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dangerous drop

Posted by fidlina (My Page) on
Mon, Apr 28, 14 at 11:59

Hey folks,

Our backyard is two levels, a patio and a raised yard. The drop from the yard to the patio is about 3.5 feet. The stairs leading up to the yard are steep and made of concrete. Currently there is no type of railing or fence.

We're having someone come out to build a fence along the dropoff and put a gate at the entrance to the stairs but I'm still not sure what to do with the concrete steps. My 2 yo fell off the steps yesterday and my MIL caught her head inches from the concrete slab.

Can you glue outdoor runners to concrete steps? Should we build wooden steps that aren't so steep over the concrete steps? I'm definitely putting in a two rails at either side but I'm trying to figure out how to soften the steps. I'd like to put a rug at the bottom as well. This area does collect water though but I'm not sure what else to do.

Thanks for any input on this.


Follow-Up Postings:

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RE: dangerous drop

"We're having someone come out to build a fence"

If neither you. nor the "someone" installing the fence, are cognizant of residential stairway regulations, pay visit to your local building dept. and/or hire someone who does.

More than two risers require a handrail.

Treads and risers have min. and max. widths and heights.

Depending upon the direction of the swing of the gate, at the top, will determine if a landing is required.


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RE: dangerous drop

Based on your photo it doesn't look too bad to me. You might compare the current configuration to code requirements for stairways.

People have concrete and bricks stairways all of the world. Yes they are "hard". Babies can fall on a concrete floor too, that's why it's a full-time job trying to keep them safe.

Good luck with whatever solution you decide.

Note: Instead of covering stairs with stairs, maybe a wooden ramp would be a better alternative.


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RE: dangerous drop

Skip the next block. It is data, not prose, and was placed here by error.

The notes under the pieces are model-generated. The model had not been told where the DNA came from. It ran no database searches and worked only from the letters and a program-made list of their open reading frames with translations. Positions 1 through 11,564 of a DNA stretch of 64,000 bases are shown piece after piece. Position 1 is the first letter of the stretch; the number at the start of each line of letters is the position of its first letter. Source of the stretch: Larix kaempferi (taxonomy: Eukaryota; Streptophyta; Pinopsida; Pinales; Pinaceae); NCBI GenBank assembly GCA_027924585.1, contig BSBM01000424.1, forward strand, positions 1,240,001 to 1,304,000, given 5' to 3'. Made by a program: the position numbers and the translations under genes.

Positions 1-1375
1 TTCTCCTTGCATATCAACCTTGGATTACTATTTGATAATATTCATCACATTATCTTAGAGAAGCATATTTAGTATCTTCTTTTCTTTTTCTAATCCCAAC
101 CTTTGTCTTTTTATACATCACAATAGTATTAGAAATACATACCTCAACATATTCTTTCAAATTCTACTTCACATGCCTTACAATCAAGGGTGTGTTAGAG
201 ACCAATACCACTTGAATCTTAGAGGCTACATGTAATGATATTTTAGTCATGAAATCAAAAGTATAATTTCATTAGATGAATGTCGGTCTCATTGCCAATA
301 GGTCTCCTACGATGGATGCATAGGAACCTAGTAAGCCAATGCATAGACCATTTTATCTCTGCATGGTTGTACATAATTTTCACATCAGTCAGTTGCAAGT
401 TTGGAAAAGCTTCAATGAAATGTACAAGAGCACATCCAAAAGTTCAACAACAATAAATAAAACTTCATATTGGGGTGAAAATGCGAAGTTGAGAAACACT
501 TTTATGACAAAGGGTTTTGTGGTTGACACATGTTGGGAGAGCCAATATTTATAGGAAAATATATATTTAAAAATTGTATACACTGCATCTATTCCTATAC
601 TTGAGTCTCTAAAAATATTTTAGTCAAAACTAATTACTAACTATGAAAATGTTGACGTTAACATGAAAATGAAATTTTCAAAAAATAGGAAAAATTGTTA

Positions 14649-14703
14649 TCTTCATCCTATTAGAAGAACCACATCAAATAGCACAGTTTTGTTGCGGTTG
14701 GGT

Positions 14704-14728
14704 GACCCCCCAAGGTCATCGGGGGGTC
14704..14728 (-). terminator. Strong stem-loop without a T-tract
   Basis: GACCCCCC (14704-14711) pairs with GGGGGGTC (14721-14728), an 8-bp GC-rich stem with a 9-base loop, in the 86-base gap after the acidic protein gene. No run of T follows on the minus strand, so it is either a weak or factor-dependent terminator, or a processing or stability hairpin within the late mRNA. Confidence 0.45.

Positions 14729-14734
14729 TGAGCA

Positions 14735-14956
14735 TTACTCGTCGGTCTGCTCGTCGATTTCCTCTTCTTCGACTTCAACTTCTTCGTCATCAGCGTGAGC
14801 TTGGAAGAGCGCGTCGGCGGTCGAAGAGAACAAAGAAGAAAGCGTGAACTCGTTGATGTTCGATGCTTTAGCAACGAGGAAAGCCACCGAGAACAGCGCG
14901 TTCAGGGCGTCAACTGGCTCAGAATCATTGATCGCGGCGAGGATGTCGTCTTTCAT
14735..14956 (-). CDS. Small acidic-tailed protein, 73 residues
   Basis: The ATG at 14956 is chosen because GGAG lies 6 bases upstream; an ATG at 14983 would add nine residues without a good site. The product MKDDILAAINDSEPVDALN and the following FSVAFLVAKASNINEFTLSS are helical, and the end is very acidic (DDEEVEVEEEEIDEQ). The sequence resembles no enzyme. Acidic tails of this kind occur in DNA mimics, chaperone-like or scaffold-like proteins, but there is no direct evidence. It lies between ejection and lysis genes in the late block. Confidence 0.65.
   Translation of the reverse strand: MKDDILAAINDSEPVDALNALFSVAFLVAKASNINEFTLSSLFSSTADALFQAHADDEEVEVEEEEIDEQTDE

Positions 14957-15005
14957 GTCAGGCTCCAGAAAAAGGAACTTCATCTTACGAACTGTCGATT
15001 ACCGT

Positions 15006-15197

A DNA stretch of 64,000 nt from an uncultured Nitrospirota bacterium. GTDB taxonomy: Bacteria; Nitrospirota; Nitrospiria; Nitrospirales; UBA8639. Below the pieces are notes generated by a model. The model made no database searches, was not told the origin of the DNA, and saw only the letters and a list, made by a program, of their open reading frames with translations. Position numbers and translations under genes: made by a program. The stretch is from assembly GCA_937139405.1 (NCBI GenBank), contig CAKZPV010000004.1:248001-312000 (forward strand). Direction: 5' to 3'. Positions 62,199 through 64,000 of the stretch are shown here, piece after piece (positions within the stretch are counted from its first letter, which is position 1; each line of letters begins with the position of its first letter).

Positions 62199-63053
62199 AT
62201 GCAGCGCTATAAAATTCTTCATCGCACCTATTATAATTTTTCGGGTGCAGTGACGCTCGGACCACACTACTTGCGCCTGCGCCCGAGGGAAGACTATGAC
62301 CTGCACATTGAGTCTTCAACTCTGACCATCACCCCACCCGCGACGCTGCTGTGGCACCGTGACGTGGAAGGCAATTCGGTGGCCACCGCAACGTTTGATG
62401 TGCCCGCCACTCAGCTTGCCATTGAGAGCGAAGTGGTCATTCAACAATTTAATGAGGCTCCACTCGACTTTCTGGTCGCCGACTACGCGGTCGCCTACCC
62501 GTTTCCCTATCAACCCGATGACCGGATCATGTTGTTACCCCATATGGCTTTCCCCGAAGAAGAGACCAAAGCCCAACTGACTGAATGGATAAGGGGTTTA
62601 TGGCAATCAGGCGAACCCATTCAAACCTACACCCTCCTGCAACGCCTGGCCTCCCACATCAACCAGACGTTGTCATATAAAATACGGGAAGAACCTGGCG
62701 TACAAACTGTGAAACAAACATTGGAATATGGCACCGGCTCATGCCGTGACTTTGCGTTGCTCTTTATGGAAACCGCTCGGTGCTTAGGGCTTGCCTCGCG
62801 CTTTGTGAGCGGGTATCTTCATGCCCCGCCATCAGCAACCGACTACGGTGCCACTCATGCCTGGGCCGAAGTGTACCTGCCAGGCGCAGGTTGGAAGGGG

An ADA compliant ramp would have to be at least 42' long and at that length would require several landings.

You need more than rails on the concrete walls; the handrails must be continuous which would probably require Newall posts.

Codes weren't written to be painful and expensive, they were written to save lives. Study up and get compliant.


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RE: dangerous drop

You don't have to be ADA compliant. The steps are 'grandfathered' in - you don't have to be code compliant - until you change the steps.

The people who build your fence, will make sure it's up to spec.

That said, the steps should have a hand railing.


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RE: dangerous drop

Geoffrey_B

"you don't have to be code compliant"

The statement implies that you know the date the wall was constructed.
Care to share that information?

"until you change the steps."

By??????

"The people who build your fence, will make sure it's up to spec."

You are the "someone"?

That said, the steps should have a hand railing.


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RE: dangerous drop

You don't have to be ADA compliant, but why would you want a ramp more than 1 in 12 rise?

This post was edited by Trebruchet on Wed, Apr 30, 14 at 6:51


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RE: dangerous drop

@snoonby: Well looking at the photo of the wall and the size of the trees / bushes - one can tell the wall has been there for some time.

"The statement implies that you know the date the wall was constructed.

Care to share that information? "

I feel sorry for people like you. You sorta know some facts, and use them to 'worry' other people. It's my guess you feel powerless in your life.


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RE: dangerous drop

Geoffrey_B

"Well looking at the photo of the wall and the size of the trees / bushes - one can tell the wall has been there for some time."

And is your wisdom, devoid of the practice of installing mature landscape elements?

"The statement implies that you know the date the wall was constructed.

Care to share that information? "

And the date if construction, is?


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RE: dangerous drop

Okay let's dial it down a notch...

Often, code for decks and such are anything 30" or more from grade requires a railing. The openings between the spindles can't be larger than 3.5" - your code may vary. I'm not sure how this was built without meeting that code, but you are right to fix the problem.

The steps do require a handrail at a minimum - your fencing company can probably set you up. Consider one with two levels for the younger ones.

You may want to consider hard rubber mats until your youngest is more sure on his feet. It wouldn't be attractive, but it would be temporary.

Here is a link that might be useful: Rubber mat

This post was edited by jakethewonderdog on Thu, May 1, 14 at 11:37


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